The book, narrated by Zama himself, is a bitterly ironic account of pride, pettiness and self-pity, a devastating critique of European colonialism from the inside. "Zama" the movie is remarkably faithful to the book's spirit. Played in a superbly weary, bone-dry performance by Daniel Gimenez Cacho, Don Diego de Zama is very much a figure of mockery. But his slowly dawning awareness of his own futility is not without a certain pathos. In the opening shot, we see him standing alone on a beach wearing a sword and a tricorn hat and striking a ridiculous would-be heroic pose.

The rest of the movie will slowly lay waste to his delusions of grandeur. The first half plays like a comedy of bureaucratic errors by way of Samuel Beckett as Zama repeatedly pleads with his superior to write a letter to the king and obtain approval of his transfer. Apart from his occasional duties as a magistrate, Zama mostly just waits and waits and every scene seems to compound the indignity of his existence.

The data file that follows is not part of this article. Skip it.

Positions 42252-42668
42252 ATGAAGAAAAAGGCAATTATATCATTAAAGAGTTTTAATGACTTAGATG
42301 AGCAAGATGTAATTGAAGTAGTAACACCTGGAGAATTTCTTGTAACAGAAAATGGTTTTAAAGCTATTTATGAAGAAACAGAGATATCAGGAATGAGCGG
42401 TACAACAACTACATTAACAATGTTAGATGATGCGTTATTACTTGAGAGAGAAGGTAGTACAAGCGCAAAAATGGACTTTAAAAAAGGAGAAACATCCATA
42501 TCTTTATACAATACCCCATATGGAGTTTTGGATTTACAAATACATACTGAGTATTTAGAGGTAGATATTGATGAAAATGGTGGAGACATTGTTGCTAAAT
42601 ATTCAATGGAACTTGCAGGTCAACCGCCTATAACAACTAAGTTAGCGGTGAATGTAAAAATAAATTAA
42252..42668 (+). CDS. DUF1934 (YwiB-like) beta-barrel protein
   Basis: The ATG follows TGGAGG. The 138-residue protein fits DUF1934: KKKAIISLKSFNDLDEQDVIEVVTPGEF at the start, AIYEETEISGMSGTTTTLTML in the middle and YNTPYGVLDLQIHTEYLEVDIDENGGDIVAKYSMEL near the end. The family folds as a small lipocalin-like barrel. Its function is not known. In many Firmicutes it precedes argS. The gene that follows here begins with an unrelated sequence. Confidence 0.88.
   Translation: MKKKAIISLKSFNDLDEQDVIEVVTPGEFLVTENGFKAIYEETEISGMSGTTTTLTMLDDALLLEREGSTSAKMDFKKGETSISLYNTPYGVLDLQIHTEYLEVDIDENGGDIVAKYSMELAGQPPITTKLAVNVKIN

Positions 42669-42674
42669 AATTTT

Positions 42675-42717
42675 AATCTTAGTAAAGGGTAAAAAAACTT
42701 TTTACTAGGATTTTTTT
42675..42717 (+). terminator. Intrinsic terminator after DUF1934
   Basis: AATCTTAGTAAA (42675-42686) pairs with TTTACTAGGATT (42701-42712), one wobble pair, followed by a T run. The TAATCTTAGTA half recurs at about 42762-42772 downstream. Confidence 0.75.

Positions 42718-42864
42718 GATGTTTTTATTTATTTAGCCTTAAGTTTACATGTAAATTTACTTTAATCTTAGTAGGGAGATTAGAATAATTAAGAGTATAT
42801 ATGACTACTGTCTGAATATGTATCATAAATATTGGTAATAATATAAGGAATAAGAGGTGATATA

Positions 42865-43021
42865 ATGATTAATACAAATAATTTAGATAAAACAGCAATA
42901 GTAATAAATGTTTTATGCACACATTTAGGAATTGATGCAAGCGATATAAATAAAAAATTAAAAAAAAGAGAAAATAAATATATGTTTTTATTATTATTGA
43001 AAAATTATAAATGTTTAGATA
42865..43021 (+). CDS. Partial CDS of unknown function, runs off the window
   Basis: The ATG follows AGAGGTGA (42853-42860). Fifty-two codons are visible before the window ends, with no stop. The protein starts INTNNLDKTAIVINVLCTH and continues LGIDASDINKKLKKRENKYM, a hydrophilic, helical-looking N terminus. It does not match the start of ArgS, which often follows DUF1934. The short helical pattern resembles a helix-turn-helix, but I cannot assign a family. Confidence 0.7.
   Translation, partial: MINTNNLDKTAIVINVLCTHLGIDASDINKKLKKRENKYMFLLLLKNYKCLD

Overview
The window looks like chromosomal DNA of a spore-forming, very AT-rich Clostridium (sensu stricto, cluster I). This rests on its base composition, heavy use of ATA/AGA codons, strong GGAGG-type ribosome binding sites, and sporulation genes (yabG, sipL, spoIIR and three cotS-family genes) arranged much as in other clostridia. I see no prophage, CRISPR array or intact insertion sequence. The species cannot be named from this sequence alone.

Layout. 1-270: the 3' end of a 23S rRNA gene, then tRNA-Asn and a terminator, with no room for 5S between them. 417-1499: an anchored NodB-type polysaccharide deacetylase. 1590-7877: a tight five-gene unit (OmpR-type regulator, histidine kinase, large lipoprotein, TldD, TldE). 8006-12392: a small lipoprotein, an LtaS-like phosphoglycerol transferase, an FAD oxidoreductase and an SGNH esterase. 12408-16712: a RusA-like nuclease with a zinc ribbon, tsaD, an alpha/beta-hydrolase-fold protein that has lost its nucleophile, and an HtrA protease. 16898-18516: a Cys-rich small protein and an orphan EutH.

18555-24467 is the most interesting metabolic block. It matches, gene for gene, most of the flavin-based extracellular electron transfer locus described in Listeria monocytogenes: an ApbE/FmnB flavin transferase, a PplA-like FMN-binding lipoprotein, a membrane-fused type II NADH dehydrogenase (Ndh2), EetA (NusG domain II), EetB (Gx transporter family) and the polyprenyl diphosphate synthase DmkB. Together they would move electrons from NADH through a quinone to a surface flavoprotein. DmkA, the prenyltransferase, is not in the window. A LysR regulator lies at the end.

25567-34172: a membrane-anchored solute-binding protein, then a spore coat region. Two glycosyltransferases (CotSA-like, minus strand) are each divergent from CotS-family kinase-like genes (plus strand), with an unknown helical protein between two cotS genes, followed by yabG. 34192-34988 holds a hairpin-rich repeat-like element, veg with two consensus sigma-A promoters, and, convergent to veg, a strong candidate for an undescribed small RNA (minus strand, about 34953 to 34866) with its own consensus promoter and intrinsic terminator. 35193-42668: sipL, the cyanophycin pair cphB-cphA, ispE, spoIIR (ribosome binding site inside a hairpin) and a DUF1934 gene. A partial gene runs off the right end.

He is forever being ignored by his superiors, thwarted by his colleagues and rebuffed by a noble woman, Luciana, whom he hopelessly lusts after. She's played by Lola Duenas, known for her work with Pedro Almodovar, who is credited as one of the film's producers. No one, however, is likely to mistake "Zama" for an Almodovar movie. Martel has little use for straightforward narrative. Her style is immersive yet disorienting.

Rather than neatly sorting out the characters' relationships or cutting from one plot point to the next, she creates a highly specific, intricate world that demands and rewards your close attention. Surrender to this movie and you might find yourself held rapt by the sheer intensity of Martel's filmmaking. Her sensuous camerawork and wild, teeming sound design, alive with the noises of buzzing insects and screeching birds, conjure an air of stifling humidity.